So it’s freezing and it snowed again last night. Just when I thought that the fishing season was around the corner, this weather kicks back up and water temps stay under 40 degrees and more waiting.
Anywho, I won’t be able to fish every day (stupid job), so there needs to be more than just fishing reports. So here’s something I haven’t done in a long time…a book report. But I’m not going to do an actual book report because I may have a 6th grade flashback.
I read an Entirely Synthetic Fish: How Rainbow Trout Beguiled America and Overran the World by Anders Halverson. I have to say that I really enjoyed this look at how the hatchery system started in this country and why rainbow trout were the trout of choice. As most of us have fished in stocked streams before, we all know when fish have been recently stocked, or how they can look different that wild fish. But the look of how state and federal government(s) were pervasive in putting these fish into wild populations, how disease spread, and how many fish have been raised in hatcheries and put in rivers across this country and the world for sporting purposes, was mind boggling. The author did a great job of putting a lot of technical and historical information into an easy read.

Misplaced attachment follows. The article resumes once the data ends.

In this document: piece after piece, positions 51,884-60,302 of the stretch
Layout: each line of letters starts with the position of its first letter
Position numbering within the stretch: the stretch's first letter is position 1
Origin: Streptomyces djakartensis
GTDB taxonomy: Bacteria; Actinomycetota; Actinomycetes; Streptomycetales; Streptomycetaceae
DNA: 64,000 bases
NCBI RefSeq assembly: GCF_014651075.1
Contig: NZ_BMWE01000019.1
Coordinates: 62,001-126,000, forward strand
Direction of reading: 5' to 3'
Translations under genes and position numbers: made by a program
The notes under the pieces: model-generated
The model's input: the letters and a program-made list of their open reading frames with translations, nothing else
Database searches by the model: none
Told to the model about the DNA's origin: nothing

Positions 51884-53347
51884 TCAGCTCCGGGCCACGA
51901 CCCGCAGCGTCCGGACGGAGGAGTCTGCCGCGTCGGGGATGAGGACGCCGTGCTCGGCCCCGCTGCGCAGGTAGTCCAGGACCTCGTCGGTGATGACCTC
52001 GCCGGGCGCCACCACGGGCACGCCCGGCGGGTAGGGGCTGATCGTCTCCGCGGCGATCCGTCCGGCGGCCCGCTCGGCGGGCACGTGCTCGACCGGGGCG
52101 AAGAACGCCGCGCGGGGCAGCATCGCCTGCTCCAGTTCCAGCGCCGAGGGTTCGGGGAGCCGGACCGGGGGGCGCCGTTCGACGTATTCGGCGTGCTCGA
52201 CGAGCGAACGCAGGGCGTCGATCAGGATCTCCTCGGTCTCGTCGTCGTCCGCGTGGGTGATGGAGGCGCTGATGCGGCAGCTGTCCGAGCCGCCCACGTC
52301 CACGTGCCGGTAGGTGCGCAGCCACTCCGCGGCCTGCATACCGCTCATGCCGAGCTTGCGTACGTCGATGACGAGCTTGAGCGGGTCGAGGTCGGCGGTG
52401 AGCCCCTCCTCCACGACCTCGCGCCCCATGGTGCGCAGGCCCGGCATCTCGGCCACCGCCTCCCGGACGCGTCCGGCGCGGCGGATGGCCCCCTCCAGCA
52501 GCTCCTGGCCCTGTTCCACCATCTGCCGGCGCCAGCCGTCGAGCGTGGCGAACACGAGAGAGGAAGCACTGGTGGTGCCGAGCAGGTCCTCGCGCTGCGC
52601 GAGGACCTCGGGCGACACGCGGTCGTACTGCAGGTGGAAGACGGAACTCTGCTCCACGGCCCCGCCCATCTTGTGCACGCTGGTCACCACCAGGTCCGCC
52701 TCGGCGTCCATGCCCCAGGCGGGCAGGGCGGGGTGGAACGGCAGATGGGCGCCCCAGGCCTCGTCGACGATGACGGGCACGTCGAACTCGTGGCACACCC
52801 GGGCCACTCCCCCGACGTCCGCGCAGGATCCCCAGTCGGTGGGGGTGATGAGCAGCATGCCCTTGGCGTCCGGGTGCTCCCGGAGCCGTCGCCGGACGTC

What this book really did was make me happy and proud to be able to fish for native brook trout in the Great Smoky Mountains National Park. Brook Trout populations have been decimated in the last century, and the park, Tennessee, and North Carolina have done a wonderful job of protecting and restoring these populations and regulating the fishing to enjoy for hopefully generations to come. Although brown and rainbows were stocked, it has been years and the populations are all “wild”. Growing up in a place where I watched Atlantic Salmon fishing disappear, I am acutely aware of how fast a great fishery can end and how you need to enjoy the fishing while protecting it at every opportunity.
This is a great book and I definitely recommend.